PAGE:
That aft has borne me hame frae Killie,10

An’ your auld burro’ mony a time,

In days when riding was nae crime —

But ance, whan in my wooing pride,

I like a blockhead boost to ride,

The wilfu’ creature sae I pat to,

(L— d pardon a’ my sins an’ that too!)

I play’d my fillie sic a shavie,

She’s a’ bedevil’d with the spavie.

My fur ahin’s11 a wordy beast,

As e’er in tug or tow was trac’d.

The fourth’s a Highland Donald hastie,

A d — n’d red wud Kilburnie blastie!

Forbye a cowt o’ cowt’s the wale,

As ever ran afore a tail.

If he be spar’d to be a beast,

He’ll draw me fifteen pun’ at least. —

Wheel carriages I ha’e but few,

Three carts, an’ twa are feckly new;

Ae auld wheelbarrow, mair for token,

Ae leg an’ baith the trams are broken;

I made a poker o’ the spin’le,

An’ my auld mither brunt the trin’le.

For men I’ve three mischievous boys,

Run de’ils for rantin’ an’ for noise;

A gaudsman ane, a thrasher t’other.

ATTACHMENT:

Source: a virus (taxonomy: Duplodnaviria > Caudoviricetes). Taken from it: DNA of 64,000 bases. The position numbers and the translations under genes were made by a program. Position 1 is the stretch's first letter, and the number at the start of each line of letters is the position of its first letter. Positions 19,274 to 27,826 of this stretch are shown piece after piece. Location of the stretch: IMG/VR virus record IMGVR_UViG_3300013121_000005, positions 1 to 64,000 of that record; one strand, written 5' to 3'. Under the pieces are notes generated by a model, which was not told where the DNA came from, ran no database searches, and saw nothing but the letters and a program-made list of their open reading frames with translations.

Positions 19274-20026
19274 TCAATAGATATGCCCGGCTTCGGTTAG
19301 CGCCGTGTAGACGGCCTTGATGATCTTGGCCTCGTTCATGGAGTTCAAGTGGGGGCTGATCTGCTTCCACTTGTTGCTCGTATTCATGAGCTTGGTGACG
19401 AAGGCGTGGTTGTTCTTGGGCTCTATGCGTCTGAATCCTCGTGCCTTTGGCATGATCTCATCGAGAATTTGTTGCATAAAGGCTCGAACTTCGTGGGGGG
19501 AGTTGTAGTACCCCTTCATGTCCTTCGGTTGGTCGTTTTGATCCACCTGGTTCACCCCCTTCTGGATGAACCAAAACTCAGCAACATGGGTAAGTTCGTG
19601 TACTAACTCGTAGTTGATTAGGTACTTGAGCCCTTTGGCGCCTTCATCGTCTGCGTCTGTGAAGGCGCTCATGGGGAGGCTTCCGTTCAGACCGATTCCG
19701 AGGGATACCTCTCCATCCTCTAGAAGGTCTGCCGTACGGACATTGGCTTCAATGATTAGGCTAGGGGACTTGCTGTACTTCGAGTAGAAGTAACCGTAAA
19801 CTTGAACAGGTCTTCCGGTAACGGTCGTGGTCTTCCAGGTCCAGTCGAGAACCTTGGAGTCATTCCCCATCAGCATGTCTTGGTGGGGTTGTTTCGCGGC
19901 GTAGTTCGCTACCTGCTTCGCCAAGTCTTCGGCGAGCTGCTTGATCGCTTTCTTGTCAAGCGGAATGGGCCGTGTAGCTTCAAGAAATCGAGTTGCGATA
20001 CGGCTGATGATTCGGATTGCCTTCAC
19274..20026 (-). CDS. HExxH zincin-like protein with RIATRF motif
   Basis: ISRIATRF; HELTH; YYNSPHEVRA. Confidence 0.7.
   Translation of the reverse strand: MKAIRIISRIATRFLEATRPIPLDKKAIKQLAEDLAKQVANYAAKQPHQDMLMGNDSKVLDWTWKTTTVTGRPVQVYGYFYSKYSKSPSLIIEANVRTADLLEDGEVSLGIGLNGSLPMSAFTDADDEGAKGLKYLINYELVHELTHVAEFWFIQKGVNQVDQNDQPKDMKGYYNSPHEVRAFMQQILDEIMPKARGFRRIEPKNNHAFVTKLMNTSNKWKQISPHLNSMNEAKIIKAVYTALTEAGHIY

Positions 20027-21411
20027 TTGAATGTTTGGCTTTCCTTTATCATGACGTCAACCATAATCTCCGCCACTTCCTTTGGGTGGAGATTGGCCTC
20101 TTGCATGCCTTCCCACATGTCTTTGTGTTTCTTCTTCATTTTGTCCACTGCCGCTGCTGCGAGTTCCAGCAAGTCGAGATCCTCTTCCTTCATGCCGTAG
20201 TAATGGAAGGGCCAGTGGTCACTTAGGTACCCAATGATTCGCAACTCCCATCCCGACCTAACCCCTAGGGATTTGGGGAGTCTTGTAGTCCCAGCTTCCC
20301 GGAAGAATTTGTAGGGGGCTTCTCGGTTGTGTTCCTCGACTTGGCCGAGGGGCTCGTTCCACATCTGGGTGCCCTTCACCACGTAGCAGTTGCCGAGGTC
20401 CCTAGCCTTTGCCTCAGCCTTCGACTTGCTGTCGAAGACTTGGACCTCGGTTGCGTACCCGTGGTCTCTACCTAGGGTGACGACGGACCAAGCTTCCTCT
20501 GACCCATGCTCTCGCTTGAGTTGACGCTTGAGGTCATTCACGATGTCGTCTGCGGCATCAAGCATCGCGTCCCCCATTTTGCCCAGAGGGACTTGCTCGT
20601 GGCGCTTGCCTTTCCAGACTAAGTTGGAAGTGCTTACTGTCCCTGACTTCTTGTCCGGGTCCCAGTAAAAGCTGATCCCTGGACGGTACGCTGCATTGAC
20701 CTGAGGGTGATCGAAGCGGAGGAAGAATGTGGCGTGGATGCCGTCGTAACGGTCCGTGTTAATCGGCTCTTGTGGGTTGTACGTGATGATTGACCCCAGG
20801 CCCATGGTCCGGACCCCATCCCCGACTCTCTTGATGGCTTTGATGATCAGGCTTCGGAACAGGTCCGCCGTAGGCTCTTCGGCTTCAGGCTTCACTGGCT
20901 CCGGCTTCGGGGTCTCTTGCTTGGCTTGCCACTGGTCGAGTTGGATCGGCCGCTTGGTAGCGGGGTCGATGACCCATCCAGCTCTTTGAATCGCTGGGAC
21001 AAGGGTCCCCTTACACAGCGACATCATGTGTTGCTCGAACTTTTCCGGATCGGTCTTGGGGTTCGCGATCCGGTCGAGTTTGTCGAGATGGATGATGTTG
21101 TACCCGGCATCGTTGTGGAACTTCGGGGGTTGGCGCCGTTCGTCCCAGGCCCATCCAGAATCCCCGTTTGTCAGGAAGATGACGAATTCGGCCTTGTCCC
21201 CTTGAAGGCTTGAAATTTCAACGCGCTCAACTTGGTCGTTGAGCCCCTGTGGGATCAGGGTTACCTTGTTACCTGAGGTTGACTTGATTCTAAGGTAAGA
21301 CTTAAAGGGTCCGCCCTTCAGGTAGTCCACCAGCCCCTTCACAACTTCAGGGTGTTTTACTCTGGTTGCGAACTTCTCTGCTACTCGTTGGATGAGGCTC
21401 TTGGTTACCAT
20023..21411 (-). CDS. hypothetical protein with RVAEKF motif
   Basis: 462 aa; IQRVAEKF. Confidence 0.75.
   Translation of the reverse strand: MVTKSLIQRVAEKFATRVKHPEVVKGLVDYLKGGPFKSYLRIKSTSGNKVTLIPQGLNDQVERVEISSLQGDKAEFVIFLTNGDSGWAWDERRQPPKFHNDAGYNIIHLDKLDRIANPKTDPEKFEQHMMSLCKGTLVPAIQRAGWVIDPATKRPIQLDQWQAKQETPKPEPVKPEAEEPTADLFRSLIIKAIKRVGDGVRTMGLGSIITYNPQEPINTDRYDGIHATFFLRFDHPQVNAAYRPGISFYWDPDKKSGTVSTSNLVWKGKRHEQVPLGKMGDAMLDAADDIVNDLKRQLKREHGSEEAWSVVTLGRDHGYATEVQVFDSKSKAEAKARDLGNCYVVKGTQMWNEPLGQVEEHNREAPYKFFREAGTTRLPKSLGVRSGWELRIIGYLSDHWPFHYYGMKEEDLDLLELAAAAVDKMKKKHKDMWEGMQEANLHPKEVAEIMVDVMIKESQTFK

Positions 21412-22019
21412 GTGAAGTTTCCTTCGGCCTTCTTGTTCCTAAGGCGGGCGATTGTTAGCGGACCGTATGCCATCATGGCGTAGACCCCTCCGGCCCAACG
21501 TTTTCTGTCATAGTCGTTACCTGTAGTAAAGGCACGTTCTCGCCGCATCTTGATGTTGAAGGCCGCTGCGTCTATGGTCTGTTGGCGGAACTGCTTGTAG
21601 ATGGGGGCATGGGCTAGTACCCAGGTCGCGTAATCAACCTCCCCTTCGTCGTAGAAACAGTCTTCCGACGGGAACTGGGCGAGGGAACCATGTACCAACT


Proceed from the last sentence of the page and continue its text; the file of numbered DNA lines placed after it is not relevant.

Wee Davock hauds the nowt in fother.

I rule them as I ought, discreetly,

An’ aften labour them completely;

An’ ay on Sundays, duly, nightly,

I on the Questions targe them tightly;

Till, faith, wee Davock’s turn’d sae gleg,

Tho’ scarcely langer than your leg,

He’ll screed you aff Effectual calling,

As fast as ony in the dwalling.

I’ve nane in female servan’ station,

(Lord keep me ay frae a’ temptation!)

I ha’e nae wife — and that my bliss is,

An’ ye have laid nae tax on misses;

An’ then, if kirk folks dinna clutch me,

I ken the devils darena touch me.

Wi’ weans I’m mair than weel contented,

Heav’n sent me ane mae than I wanted.

My sonsie smirking dear-bought Bess,

She stares the daddy in her face,

Enough of ought ye like but grace;

But her, my bonnie sweet wee lady,

I’ve paid enough for her already,

An’ gin ye tax her or her mither,

B’ the L— d! ye’se get them a’thegither.

And now, remember, Mr. Aiken,

Nae kind of license out I’m takin’;

Frae this time forth, I do declare

I’se ne’er ride horse nor hizzie mair;

Thro’ dirt and dub for life I’ll paidle,

Ere I sae dear pay for a saddle;

My travel a’ on foot I’ll shank it,

I’ve sturdy bearers, Gude be thankit.

The kirk and you may tak’ you that,

It puts but little in your pat;

Sae dinna put me in your buke.

Nor for my ten white shillings luke.

This list wi’ my ain hand I wrote it,

the day and date as under noted;

Then know all ye whom it concerns,

Subscripsi huic

Robert Burns.

8 The fore-horse on the left-hand in the plough.